Quiet Riot singer Kevin DuBrow died Sunday, drummer Frankie Banali confirmed in a post on his Web site. DuBrow was 52 years old and the official cause of his death has yet to be determined, pending autopsy and toxicology results.
“I can’t even find words to say,” Banali wrote. “Please respect my privacy as I mourn the passing and honor the memory of my dearest friend Kevin DuBrow.”
DuBrow’s body was discovered on Sunday inside the rocker’s Las Vegas home; police were called to the residence by a concerned neighbor, and DuBrow was pronounced dead at 5:20 p.m. According to those close to the singer, DuBrow celebrated his birthday last month in New Orleans and seemed to be in good health. According to a spokesperson for the Las Vegas police department, there were no signs of forced entry at the home, and police do not suspect foul play.
Quiet Riot bassist Kelly Garni has asked fans to be patient for details on the singer’s death.
“I ask this to all of you not only for myself but for other friends and family,” Garni wrote, in a message posted to a Web site honoring the memory of Quiet Riot founding member Randy Rhoads. “I ask that no one here offer any speculation or opinions, theories or other things that could be construed as negative or, and I’m sorry for this, even sympathetic, right at this immediate time. I am already, within hours of this, having to deal with untrue rumors and speculation and that only adds fuel to that. There is a tendency for the subject of Kevin to incite flames on every board, and now is not the time for that. I will explain to everyone here the facts and the truth in the next 24 to 48 hours as I realize this will affect us all. So please, until then, be patient. All details and other pertinent info will be passed on to you here when it becomes available to me.”
Bill Chavis, owner of Chavis Records, the label that issued Quiet Riot’s last LP, 2006’s Rehab, also confirmed the news.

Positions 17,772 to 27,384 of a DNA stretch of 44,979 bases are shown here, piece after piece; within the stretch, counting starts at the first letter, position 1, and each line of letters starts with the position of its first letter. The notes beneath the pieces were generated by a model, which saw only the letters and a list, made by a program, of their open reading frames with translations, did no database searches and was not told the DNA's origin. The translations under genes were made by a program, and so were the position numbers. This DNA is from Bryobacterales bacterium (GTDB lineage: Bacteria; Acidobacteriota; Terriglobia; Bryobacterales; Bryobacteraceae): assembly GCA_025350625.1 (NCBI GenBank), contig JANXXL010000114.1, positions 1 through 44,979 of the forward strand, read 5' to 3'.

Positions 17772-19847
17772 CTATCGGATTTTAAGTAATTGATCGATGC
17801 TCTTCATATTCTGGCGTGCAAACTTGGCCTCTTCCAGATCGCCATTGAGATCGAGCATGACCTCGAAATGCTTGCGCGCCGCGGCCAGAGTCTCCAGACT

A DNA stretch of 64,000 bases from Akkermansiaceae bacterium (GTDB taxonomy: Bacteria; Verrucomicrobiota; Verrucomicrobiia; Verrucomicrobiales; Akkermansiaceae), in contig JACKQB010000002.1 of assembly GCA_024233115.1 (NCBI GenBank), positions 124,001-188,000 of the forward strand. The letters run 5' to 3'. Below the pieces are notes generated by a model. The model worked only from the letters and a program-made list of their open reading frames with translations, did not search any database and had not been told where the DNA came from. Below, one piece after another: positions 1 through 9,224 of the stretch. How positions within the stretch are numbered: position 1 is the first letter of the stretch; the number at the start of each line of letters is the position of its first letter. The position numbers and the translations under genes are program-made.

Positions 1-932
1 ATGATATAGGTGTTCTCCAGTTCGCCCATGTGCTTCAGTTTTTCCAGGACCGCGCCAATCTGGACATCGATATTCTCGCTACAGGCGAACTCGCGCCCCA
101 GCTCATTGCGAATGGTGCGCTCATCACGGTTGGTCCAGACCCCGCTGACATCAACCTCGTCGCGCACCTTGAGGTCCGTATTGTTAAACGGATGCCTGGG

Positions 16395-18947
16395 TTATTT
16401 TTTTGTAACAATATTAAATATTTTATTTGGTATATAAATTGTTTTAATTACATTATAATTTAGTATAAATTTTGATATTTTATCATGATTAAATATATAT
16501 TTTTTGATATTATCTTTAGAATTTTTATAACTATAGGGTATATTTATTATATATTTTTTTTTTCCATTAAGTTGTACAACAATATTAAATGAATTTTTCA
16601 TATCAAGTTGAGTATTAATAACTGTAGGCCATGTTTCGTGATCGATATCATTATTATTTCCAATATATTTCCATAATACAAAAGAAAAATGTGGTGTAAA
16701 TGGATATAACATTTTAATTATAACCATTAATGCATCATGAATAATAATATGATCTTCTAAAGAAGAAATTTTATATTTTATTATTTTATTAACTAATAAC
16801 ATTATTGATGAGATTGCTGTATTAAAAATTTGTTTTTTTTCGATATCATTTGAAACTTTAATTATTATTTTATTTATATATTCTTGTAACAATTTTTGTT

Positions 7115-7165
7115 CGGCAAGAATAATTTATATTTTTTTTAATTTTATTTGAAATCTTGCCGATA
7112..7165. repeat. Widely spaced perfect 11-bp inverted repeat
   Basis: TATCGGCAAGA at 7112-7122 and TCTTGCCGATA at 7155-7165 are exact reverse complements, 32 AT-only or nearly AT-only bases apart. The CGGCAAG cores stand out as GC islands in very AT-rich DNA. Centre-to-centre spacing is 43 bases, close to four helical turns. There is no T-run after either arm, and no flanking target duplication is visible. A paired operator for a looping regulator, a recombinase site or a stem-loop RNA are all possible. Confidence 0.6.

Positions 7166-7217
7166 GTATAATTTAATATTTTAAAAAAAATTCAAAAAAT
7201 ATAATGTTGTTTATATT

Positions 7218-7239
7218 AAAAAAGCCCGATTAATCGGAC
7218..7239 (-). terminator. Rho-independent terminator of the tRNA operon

“DuBrow’s body was found by friends on Sunday, November 25, in his Las Vegas home,” reads the label’s site. “As I mourn his death with a heavy heart, I will remember hearing his voice and the music for the very first time on the radio back in 1983. I will remember all the great music Kevin and Quiet Riot gave to so many of us over the years and I will say, ’Thank you, Kevin. May you rest in peace.’ ”
Credited with helping to launch the 1980s glam-metal scene, Quiet Riot are perhaps best known for their cover of Slade’s “Cum on Feel the Noize,” which appeared on 1983’s Metal Health and eventually peaked at #5 on the Billboard Hot 100. The album is widely considered the first by a metal band to reach the chart’s #1 position.
Rhoads formed Quiet Riot in 1975, but the group split four years later when he left to join Ozzy Osbourne’s band (Rhoads died in a plane crash in 1982). DuBrow launched his own band, called DuBrow, and later reverted to the Quiet Riot name.
While Metal Health put Quiet Riot on the map, the band’s subsequent releases weren’t as well-received. Not helping the situation were some of DuBrow’s comments: During the ’80s, the singer was notorious for deriding contemporary metal bands in interviews and even lashed out at the press and the band’s label. Toward the conclusion of the band’s 1987 tour, DuBrow was fired from Quiet Riot; he was left behind in a hotel, while the rest of the band took an earlier flight. However, Quiet Riot’s career with new singer Paul Shortino met with even less success.
The members gradually reunited under the Quiet Riot moniker in the early ’90s and continued to tour and record consistently until DuBrow’s passing. In 2004, DuBrow released a collection of covers as his first solo LP, In for the Kill.
[This story was originally published at 12:24 p.m. ET on 11.26.2007]